This is a story about a young boy, his mom, and a cool crisp October afternoon in the early 1950s.
There had been a strike by the milk delivery drivers on Long Island where we lived, and the local stores quickly ran out of both fresh and powdered milk. That meant no milk for my morning bowl of cereal or cream for Mom and Dad’s coffee. Even school didn’t have those little half-pint cartons of milk that were a lunchtime staple. But for me the biggest hardship was losing my after-school glass of chocolate milk, the one I mixed at home with Hershey’s syrup. That hurt.
After a few days of this crisis, Mom heard on the radio that milk was available at a local warehouse, only a few miles from our home. So one bright afternoon, Mom picked me up after school and drove over to the warehouse on Long Beach Road. We had to park several blocks away and then join the very long line of waiting housewives. We joined the line right in front of a farm stand that, since it was October, had hundreds of pumpkins of all sizes for sale. My older sister and I did go trick-or-treating every Halloween, but we’d never had a pumpkin to decorate our front porch. I’d always secretly envied those friends who annually carved their own jack-o’-lanterns. But in those days, kids were not so assertive about their desires, so I gazed longingly but silently, as we slowly moved by and up the block.
By the time we finally entered the cavernous warehouse, the sun was setting, and our feet were cold from standing and shuffling on the concrete sidewalk. Mom approached the long table where a couple of men were taking money and passing out quart containers. This was before milk came packaged in plastic gallons and half-gallons. The waxed-carton quarts had to be carefully carried lest they spring a leak. Milk goes quickly in a family of four, so we bought as much as Mom and I could safely carry back to the car, about six quarts each. Arms filled with milk cartons, we started back up the street toward our car, walking right past the piles of pumpkins. It was getting late, and we were both cold, footsore, and burdened. I knew it was not a good time to ask Mom to buy me a pumpkin for Halloween.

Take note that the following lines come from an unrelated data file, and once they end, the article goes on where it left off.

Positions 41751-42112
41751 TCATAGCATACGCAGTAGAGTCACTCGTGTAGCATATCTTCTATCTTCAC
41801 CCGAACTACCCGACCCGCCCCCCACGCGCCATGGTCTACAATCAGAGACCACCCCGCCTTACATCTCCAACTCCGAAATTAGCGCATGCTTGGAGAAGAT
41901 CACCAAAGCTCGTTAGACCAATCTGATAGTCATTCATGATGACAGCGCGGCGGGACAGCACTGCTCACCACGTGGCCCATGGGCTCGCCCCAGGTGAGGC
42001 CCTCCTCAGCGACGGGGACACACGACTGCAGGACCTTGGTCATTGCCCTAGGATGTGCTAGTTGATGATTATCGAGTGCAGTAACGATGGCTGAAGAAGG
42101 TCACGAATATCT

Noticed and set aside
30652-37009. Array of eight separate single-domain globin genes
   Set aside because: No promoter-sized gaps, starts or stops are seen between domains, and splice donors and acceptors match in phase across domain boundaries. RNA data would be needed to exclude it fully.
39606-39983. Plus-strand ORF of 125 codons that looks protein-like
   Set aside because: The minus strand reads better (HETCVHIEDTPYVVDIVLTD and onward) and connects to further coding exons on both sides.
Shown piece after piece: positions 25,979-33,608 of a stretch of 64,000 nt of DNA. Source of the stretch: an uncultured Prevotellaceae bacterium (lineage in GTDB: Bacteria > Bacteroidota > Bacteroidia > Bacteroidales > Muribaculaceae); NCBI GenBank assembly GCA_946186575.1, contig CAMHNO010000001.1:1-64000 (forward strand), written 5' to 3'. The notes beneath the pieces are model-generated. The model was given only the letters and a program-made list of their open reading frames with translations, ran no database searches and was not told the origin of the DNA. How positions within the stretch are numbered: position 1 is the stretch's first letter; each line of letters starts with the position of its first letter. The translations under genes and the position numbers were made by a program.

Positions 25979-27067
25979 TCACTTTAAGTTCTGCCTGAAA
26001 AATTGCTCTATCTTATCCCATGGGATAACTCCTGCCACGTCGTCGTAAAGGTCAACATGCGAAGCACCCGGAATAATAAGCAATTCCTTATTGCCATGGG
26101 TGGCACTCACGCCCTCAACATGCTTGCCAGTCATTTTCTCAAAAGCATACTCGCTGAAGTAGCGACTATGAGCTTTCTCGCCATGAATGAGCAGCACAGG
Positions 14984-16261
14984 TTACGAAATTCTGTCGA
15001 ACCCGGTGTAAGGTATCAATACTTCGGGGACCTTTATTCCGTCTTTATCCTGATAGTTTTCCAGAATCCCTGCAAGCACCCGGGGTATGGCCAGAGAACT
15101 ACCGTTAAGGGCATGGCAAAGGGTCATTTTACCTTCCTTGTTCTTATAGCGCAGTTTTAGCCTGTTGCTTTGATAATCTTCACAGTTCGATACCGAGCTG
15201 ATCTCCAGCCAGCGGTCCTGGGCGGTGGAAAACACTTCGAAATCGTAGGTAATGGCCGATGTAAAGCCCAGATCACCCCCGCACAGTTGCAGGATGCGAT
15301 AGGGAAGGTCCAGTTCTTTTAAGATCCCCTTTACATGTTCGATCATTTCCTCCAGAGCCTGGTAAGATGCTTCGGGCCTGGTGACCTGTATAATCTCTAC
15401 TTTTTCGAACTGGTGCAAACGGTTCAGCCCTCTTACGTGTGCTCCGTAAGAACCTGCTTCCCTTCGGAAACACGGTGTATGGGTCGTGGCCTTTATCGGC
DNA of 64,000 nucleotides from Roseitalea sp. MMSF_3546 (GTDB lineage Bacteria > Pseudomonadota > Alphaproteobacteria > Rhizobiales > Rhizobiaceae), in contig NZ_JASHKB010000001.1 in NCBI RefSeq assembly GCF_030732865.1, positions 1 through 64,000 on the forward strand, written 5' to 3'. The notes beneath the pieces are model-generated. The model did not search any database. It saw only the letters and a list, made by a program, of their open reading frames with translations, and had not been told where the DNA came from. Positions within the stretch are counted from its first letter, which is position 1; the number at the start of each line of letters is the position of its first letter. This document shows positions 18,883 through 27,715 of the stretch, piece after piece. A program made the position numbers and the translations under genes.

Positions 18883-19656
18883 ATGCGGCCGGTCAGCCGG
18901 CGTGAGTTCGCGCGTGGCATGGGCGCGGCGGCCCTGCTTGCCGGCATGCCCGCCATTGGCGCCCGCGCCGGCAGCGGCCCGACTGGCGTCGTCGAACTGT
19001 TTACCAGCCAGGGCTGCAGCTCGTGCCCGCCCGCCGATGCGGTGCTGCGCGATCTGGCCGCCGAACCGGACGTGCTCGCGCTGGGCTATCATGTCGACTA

So we passed them in silence, made our way to our old Plymouth, and stowed our quarts of milk. As we settled into the front seat, Mom looked over at me with a knowing smile.
“Ed,” she told me, “you’ve been a good boy and a big help carrying the milk. And so patient waiting on line! Would you like to pick out one of those pumpkins as your reward?”
My face lit up. “Really, Mom? Oh, yes!” She drove back to the farm stand, we parked in his lot, and I got out to select a very special pumpkin. I finally settled on a lovely, small-medium one for which Mom paid the grand sum of 35 cents. To this day, I remember that exact amount and the thrill of carrying that pumpkin on my lap on the drive home. That evening, Dad sketched a jolly face on it, and together we carved my first jack-o’-lantern.
I have seen many Octobers since, and I have bought bigger and better-shaped pumpkins for my own sons and grandchildren, but none has ever compared with that first pumpkin. But what I remember best was the gentle smile on my mother’s face as we drove home through the dusk of that perfect Autumn afternoon. ❖